Nonmotor symptoms as presenting complaints in Parkinson's disease: A clinicopathological study

Authors

  • Sean S. O'Sullivan MRCPI,

    1. Reta Lila Weston Institute of Neurological Studies, Institute of Neurology, University College London, London, United Kingdom
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  • David R. Williams PhD,

    1. Reta Lila Weston Institute of Neurological Studies, Institute of Neurology, University College London, London, United Kingdom
    2. Faculty of Medicine (Neuroscience), Monash University (Alfred Hospital Campus), Melbourne, Australia
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  • David A. Gallagher MRCP,

    1. Department of Clinical Neurosciences, Royal Free and University College Medical School, London, United Kingdom
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  • Luke A. Massey MRCP,

    1. Reta Lila Weston Institute of Neurological Studies, Institute of Neurology, University College London, London, United Kingdom
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  • Laura Silveira-Moriyama MD,

    1. Reta Lila Weston Institute of Neurological Studies, Institute of Neurology, University College London, London, United Kingdom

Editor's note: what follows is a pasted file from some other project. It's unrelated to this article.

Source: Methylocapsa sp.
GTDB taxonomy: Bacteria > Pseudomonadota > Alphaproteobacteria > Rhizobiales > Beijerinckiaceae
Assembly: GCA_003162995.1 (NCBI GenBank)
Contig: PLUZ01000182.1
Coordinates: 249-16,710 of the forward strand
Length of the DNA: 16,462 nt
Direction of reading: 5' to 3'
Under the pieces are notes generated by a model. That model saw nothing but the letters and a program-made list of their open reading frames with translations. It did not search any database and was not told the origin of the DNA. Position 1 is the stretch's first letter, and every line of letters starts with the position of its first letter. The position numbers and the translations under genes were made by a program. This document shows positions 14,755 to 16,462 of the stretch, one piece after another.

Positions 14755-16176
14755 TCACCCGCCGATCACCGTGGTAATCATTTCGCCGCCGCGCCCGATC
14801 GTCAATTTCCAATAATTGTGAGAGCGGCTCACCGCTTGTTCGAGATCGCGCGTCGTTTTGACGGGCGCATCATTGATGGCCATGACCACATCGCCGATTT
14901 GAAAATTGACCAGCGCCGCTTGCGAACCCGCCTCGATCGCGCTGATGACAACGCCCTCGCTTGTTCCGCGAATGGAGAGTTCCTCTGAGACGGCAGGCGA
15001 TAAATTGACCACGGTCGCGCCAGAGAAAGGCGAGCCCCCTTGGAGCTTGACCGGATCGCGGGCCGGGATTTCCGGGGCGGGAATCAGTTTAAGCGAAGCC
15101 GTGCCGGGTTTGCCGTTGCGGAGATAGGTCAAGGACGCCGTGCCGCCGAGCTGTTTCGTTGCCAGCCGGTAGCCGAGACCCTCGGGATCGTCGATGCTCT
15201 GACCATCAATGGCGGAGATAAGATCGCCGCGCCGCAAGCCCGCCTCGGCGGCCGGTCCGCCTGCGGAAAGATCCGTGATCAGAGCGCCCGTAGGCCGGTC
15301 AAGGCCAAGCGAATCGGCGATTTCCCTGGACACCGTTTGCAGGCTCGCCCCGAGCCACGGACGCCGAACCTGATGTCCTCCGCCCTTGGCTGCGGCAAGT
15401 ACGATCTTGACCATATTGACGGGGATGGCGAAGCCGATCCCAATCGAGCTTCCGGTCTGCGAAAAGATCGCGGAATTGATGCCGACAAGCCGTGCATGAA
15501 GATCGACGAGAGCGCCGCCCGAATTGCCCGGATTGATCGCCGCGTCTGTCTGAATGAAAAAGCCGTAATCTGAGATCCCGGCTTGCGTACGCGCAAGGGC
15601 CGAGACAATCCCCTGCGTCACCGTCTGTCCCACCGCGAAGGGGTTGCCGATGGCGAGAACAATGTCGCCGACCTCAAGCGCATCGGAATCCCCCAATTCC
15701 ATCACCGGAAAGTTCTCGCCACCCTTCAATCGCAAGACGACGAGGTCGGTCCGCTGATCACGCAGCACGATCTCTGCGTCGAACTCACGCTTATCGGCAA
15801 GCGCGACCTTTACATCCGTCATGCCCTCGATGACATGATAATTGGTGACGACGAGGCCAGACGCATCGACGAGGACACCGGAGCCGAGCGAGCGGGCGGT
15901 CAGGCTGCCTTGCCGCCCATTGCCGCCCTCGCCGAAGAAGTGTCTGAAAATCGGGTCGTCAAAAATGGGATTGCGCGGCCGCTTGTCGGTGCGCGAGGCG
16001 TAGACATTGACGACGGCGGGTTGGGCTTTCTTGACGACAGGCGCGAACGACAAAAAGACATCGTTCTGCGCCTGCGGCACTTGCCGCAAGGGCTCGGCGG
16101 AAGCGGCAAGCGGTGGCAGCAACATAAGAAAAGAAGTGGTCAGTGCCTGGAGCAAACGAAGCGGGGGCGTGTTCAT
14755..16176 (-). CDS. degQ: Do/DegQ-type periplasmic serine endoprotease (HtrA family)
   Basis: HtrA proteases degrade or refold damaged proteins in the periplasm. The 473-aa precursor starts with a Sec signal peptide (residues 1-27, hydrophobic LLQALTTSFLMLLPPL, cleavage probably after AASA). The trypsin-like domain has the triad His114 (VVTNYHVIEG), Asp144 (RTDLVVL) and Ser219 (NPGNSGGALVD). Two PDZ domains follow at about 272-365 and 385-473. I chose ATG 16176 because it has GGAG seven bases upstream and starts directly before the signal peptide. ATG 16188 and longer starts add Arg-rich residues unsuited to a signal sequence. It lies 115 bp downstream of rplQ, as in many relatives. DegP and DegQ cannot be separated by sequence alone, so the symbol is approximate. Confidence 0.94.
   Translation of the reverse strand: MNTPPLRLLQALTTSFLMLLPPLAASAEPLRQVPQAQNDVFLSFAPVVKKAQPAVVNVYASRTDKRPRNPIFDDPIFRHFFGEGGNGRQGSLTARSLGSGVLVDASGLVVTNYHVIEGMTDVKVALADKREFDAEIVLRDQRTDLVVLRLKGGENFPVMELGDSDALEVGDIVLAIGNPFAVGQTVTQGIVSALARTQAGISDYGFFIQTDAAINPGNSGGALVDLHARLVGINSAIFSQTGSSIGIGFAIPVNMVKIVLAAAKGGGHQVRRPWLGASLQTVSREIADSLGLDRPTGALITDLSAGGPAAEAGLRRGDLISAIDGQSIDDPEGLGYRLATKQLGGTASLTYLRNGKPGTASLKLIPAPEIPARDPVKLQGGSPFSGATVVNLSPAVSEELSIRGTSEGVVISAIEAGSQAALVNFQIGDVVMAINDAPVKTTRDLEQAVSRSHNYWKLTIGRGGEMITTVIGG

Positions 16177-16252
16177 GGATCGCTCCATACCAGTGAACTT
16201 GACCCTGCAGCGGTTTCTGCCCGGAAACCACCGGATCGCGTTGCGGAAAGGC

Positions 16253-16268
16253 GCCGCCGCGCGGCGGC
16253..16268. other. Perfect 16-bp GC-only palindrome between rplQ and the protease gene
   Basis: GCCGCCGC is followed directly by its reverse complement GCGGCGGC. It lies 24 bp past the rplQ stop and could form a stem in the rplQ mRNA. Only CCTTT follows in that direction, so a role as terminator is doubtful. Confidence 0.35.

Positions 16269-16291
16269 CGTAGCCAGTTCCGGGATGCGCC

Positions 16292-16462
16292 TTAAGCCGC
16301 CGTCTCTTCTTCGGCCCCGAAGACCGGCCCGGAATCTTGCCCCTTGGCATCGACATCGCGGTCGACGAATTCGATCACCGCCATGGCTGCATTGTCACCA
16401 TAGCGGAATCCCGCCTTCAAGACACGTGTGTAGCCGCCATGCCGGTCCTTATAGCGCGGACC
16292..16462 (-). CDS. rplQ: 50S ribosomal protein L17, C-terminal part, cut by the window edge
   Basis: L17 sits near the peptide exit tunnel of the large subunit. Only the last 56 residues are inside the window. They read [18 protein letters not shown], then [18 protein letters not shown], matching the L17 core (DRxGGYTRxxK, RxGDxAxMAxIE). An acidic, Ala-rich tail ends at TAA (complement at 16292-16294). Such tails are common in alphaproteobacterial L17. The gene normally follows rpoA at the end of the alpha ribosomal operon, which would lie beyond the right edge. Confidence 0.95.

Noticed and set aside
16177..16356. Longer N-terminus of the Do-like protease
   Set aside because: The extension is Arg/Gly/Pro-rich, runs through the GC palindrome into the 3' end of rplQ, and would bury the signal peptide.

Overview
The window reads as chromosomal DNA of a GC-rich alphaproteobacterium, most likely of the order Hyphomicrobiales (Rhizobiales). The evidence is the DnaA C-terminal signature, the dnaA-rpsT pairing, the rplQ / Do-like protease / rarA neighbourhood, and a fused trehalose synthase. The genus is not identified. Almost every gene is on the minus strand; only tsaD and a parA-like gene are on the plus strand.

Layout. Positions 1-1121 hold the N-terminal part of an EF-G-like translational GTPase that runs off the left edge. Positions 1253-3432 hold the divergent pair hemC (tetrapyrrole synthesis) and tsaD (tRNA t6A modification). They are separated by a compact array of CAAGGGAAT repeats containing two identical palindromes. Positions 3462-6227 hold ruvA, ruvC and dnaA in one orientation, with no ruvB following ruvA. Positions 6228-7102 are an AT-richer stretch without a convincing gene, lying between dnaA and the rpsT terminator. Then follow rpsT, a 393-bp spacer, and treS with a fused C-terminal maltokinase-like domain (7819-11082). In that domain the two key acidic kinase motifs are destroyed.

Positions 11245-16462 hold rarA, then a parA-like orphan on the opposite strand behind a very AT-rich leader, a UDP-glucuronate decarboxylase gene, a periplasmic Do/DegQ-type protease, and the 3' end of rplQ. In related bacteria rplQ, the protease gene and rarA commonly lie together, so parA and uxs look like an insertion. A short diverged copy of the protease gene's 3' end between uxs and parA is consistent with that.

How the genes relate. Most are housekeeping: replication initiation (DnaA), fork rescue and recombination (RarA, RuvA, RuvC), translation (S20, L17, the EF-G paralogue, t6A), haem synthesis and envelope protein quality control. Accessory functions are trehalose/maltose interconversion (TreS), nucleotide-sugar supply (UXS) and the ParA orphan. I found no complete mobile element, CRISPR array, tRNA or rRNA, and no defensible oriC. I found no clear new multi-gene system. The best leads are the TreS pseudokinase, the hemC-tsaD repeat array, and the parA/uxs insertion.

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  • Andrew J. Lees FRCP

    Corresponding author
    1. Reta Lila Weston Institute of Neurological Studies, Institute of Neurology, University College London, London, United Kingdom
    • Reta Lila Weston Institute of Neurological Studies, UCL, 1 Wakefield Street, London, WC1N 1PJ
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Abstract

Nonmotor symptoms (NMS) are increasingly recognized as a significant cause of morbidity in later stages of Parkinson's disease (PD). Prodromal NMS are also a well recognized component of the clinical picture in some patients but the prevalence of NMS as presenting complaints, and their impact on clinical management, in pathologically-proven cases of PD is unknown. The presenting complaints of 433 cases of pathologically-proven PD archived at the Queen Square Brain Bank for Neurological Diseases were identified from the clinical case notes. 91/433 (21%) of patients with PD presented with NMS of which the most frequent were pain (15%), urinary dysfunction (3.9%), anxiety, or depression (2.5%). Presenting with NMS is associated with a delayed diagnosis of PD (Mann-Whitney U, P = 0.001). These patients were more likely to be misdiagnosed initially and were more likely to have been referred to orthopedeic surgeons or rheumatologists than neurologists (nonmotor group 5.5% vs. motor group 44.2%, χ2P < 0.0001). NMS are commonly seen as presenting complaints in pathologically confirmed PD, and initial misdiagnosis may be associated with potentially inappropriate medical interventions. Presenting with NMS does not affect the motor response to medication, but is associated with shorter disease duration (χ2P = 0.016). © 2007 Movement Disorder Society

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